Ada Kelley might’ve been a step too far away.
Still, she had plenty of time to react to the volleyball, take a kind of half-lunge toward it and tip it over the net. She sent it floating between a pair of Highland Tech players, softly to the floor.
And she punched Polk County’s ticket.
Kelley’s tip was the final point in the Wolverines’ 3-0 (25-18, 25-16, 25-21) win over the Rams in the 1A West Regional final on Tuesday night, sending the Wolverines to the state championship match on Saturday at N.C. State’s Reynolds Coliseum. Polk County will play Falls Lake Academy in a rematch of the 2018 state championship final, won by Falls Lake. Game time will be announced later this week.
“It feels awesome,” Kelley said. “Heading to state in my senior year is a dream come true. It really is.”
To get there, Polk County did what they’ve done all year – they found a way. And on Tuesday night, that way had a lot to do with Morgan Yoder.
Yoder was dominant for most of the match, finishing with 12 kills, two block assists and two aces. It seemed like every time she touched the ball, something good happened for the Wolverines. She twice broke ties in the first game, as the Wolverines rode out a tense contest for a win. She started game two with a combo block with Kelley, won one of the match’s biggest points with a cross-court kill and pushed the lead to double digits in a pivotal game two. She scored the first four points of game three with four straight kills, including another of those cross-court daggers, where she seemed to look off defenders before firing back the other way.
“Their opposing blocker was on me,” Yoder said. “She knew during warmups that I was hitting to the left. I knew that if I wanted to score and be effective, that the right side and swinging that way was the best way for me to do it. I was just going to keep doing it until it didn’t work anymore, and they didn’t stop me from doing it.”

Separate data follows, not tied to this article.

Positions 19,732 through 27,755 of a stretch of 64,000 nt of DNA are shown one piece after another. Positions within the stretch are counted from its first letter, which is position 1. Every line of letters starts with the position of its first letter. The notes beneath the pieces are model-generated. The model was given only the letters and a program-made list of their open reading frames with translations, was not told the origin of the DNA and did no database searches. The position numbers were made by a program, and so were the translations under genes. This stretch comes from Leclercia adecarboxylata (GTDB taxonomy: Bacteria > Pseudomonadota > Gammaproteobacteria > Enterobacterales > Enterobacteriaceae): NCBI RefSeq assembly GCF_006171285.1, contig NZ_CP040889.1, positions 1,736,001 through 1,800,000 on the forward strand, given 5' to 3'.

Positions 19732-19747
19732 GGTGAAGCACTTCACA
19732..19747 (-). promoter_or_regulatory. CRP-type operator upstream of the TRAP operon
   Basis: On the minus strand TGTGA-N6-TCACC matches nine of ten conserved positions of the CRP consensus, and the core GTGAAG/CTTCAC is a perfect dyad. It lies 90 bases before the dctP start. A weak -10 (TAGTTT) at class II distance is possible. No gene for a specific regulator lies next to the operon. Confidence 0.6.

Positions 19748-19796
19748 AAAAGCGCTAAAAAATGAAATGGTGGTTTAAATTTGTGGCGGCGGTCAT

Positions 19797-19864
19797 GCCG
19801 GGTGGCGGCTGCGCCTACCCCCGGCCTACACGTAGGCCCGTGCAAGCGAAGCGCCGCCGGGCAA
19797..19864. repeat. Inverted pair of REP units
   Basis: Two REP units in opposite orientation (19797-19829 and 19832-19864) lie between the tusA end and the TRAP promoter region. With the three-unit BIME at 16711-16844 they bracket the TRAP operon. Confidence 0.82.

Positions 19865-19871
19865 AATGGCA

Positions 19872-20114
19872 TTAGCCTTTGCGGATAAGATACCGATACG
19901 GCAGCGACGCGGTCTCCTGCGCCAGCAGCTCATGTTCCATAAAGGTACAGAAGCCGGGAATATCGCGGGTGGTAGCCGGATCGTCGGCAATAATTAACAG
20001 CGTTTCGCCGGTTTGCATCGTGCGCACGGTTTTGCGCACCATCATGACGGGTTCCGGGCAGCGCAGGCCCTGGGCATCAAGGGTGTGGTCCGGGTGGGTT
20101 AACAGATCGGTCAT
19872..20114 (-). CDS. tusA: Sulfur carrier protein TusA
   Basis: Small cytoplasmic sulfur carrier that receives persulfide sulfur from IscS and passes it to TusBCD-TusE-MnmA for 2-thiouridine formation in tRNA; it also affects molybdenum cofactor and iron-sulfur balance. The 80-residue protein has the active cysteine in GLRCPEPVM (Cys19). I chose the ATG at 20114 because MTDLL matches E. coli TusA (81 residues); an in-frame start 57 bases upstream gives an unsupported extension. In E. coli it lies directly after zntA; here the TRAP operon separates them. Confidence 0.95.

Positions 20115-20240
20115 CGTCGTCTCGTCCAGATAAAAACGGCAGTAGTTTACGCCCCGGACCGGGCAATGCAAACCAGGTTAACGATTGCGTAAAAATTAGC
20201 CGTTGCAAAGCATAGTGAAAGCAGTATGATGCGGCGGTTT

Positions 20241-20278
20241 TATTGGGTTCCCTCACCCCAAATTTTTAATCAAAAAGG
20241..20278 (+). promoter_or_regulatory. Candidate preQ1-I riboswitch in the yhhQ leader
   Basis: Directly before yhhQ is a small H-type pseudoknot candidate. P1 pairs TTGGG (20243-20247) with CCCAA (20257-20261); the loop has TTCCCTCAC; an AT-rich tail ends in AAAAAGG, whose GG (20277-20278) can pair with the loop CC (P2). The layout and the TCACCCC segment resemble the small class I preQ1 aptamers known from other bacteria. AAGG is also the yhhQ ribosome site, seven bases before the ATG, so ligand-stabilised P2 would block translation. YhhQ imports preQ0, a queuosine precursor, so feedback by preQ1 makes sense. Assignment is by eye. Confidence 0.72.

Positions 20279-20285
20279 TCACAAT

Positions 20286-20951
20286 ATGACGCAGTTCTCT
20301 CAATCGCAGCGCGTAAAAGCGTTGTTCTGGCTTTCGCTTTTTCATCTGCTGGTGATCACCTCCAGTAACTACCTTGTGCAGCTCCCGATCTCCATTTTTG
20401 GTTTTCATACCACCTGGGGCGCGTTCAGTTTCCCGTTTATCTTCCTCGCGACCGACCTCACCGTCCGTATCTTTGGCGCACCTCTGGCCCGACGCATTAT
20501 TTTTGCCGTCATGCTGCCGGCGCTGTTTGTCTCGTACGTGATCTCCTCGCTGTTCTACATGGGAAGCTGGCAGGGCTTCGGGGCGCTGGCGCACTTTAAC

While Yoder was providing plenty of flash, Sophia Overholt continued her steady playoff pace. She followed up back-to-back 16-kill games to help get the Wolverines to the regional final with 17 on Tuesday, adding 20 digs. She recorded her 1,000th dig in the match, and then finished off game two with a kill.
Polk County coach Molly Hill, who won her second West Regional title in three appearances, said the play of both standout hitters was crucial for the Wolverines.
“Morgan was dominant,” Hill said. “Sophia’s been consistent this whole playoffs. When we’ve needed it, we know we can get it from her. Morgan stepped up big-time. I kept telling Zaelea (Eller, Polk County’s setter) to feed them, and she got the hint. She kept getting the ball to them, and it was great.”
As talented as the Wolverines juniors are, though, it was the seniors who were doing everything required of them to advance.
“We have four seniors on this team,” Hill said. “Unfortunately Mikala (Fisher), one of our seniors, got hurt in school, not even during volleyball. She’s out right now. But we had Elena (Carroll) playing libero. Ada played outside all the way around. Zaelea playing setter, touching every ball.
“Their role, and I’ve talked to them about it, is huge. And even Mikala’s leadership role while she’s injured, people feed off of her. The position that they’re in, they’ve got to do what they have to do and make sure they’re on and they’re confident. They really stepped up for us.”
Hill said the opportunity to play for a title is something the Wolverines won’t take for granted.
“It gives you chills,” she said. “I’m excited. They’re excited. We want this, and we’re ready to make some history.”